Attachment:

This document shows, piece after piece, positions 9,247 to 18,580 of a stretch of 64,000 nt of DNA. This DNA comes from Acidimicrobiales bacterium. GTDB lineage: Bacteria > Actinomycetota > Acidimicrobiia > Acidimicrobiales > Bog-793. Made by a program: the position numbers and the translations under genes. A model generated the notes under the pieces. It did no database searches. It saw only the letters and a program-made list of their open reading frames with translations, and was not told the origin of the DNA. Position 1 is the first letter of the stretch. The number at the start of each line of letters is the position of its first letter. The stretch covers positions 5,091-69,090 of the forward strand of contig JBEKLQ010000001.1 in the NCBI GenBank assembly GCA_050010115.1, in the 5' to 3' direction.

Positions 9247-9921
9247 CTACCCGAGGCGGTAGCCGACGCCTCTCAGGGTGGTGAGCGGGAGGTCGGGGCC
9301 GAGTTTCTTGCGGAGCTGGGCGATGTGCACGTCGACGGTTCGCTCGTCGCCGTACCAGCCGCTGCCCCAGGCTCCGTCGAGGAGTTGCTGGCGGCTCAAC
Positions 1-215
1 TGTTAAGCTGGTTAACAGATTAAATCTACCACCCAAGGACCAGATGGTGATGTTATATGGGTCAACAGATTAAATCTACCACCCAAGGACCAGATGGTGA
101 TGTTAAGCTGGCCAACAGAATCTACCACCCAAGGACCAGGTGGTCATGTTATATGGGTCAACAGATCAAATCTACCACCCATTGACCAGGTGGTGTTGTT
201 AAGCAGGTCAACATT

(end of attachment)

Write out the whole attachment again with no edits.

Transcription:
This document shows, piece after piece, positions 9,247 to 18,580 of a stretch of 64,000 nt of DNA. This DNA comes from Acidimicrobiales bacterium. GTDB lineage: Bacteria > Actinomycetota > Acidimicrobiia > Acidimicrobiales > Bog-793. Made by a program: the position numbers and the translations under genes. A model generated the notes under the pieces. It did no database searches. It saw only the letters and a program-made list of their open reading frames with translations, and was not told the origin of the DNA. Position 1 is the first letter of the stretch. The number at the start of each line of letters is the position of its first letter. The stretch covers positions 5,091-69,090 of the forward strand of contig JBEKLQ010000001.1 in the NCBI GenBank assembly GCA_050010115.1, in the 5' to 3' direction.

Positions 9247-9921
9247 CTACCCGAGGCGGTAGCCGACGCCTCTCAGGGTGGTGAGCGGGAGGTCGGGGCC
9301 GAGTTTCTTGCGGAGCTGGGCGATGTGCACGTCGACGGTTCGCTCGTCGCCGTACCAGCCGCTGCCCCAGGCTCCGTCGAGGAGTTGCTGGCGGCTCAAC
Positions 1-215
1 TGTTAAGCTGGTTAACAGATTAAATCTACCACCCAAGGACCAGATGGTGATGTTATATGGGTCAACAGATTAAATCTACCACCCAAGGACCAGATGGTGA
101 TGTTAAGCTGGCCAACAGAATCTACCACCCAAGGACCAGGTGGTCATGTTATATGGGTCAACAGATCAAATCTACCACCCATTGACCAGGTGGTGTTGTT
201 AAGCAGGTCAACATT